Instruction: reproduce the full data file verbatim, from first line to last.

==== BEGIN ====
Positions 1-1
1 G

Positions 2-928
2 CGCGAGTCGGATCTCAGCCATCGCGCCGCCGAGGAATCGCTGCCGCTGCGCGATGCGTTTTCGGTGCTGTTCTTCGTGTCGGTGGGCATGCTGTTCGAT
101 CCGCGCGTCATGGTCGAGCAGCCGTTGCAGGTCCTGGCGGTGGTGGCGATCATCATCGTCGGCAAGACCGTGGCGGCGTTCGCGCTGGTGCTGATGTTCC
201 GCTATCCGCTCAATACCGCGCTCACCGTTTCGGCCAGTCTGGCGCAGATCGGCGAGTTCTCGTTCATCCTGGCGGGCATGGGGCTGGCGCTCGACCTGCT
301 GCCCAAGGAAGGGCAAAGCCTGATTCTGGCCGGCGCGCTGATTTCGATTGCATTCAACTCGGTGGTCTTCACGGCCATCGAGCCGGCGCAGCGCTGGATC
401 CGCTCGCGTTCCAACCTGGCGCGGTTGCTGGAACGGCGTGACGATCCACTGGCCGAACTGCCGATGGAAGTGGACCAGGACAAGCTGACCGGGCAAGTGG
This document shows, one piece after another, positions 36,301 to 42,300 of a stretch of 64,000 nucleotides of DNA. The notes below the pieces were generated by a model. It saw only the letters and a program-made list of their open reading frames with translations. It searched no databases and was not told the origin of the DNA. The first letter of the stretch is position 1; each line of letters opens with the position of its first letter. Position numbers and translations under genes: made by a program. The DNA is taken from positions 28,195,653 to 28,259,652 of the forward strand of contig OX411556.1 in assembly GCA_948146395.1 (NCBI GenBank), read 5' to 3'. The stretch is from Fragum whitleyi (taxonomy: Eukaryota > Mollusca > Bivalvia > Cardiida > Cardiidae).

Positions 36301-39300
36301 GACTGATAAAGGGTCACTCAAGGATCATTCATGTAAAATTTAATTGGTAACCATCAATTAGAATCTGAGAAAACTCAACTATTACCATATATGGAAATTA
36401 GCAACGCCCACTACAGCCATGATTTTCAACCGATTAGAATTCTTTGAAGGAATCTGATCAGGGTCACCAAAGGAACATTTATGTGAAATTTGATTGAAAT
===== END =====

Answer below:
Positions 1-1
1 G

Positions 2-928
2 CGCGAGTCGGATCTCAGCCATCGCGCCGCCGAGGAATCGCTGCCGCTGCGCGATGCGTTTTCGGTGCTGTTCTTCGTGTCGGTGGGCATGCTGTTCGAT
101 CCGCGCGTCATGGTCGAGCAGCCGTTGCAGGTCCTGGCGGTGGTGGCGATCATCATCGTCGGCAAGACCGTGGCGGCGTTCGCGCTGGTGCTGATGTTCC
201 GCTATCCGCTCAATACCGCGCTCACCGTTTCGGCCAGTCTGGCGCAGATCGGCGAGTTCTCGTTCATCCTGGCGGGCATGGGGCTGGCGCTCGACCTGCT
301 GCCCAAGGAAGGGCAAAGCCTGATTCTGGCCGGCGCGCTGATTTCGATTGCATTCAACTCGGTGGTCTTCACGGCCATCGAGCCGGCGCAGCGCTGGATC
401 CGCTCGCGTTCCAACCTGGCGCGGTTGCTGGAACGGCGTGACGATCCACTGGCCGAACTGCCGATGGAAGTGGACCAGGACAAGCTGACCGGGCAAGTGG
This document shows, one piece after another, positions 36,301 to 42,300 of a stretch of 64,000 nucleotides of DNA. The notes below the pieces were generated by a model. It saw only the letters and a program-made list of their open reading frames with translations. It searched no databases and was not told the origin of the DNA. The first letter of the stretch is position 1; each line of letters opens with the position of its first letter. Position numbers and translations under genes: made by a program. The DNA is taken from positions 28,195,653 to 28,259,652 of the forward strand of contig OX411556.1 in assembly GCA_948146395.1 (NCBI GenBank), read 5' to 3'. The stretch is from Fragum whitleyi (taxonomy: Eukaryota > Mollusca > Bivalvia > Cardiida > Cardiidae).

Positions 36301-39300
36301 GACTGATAAAGGGTCACTCAAGGATCATTCATGTAAAATTTAATTGGTAACCATCAATTAGAATCTGAGAAAACTCAACTATTACCATATATGGAAATTA
36401 GCAACGCCCACTACAGCCATGATTTTCAACCGATTAGAATTCTTTGAAGGAATCTGATCAGGGTCACCAAAGGAACATTTATGTGAAATTTGATTGAAAT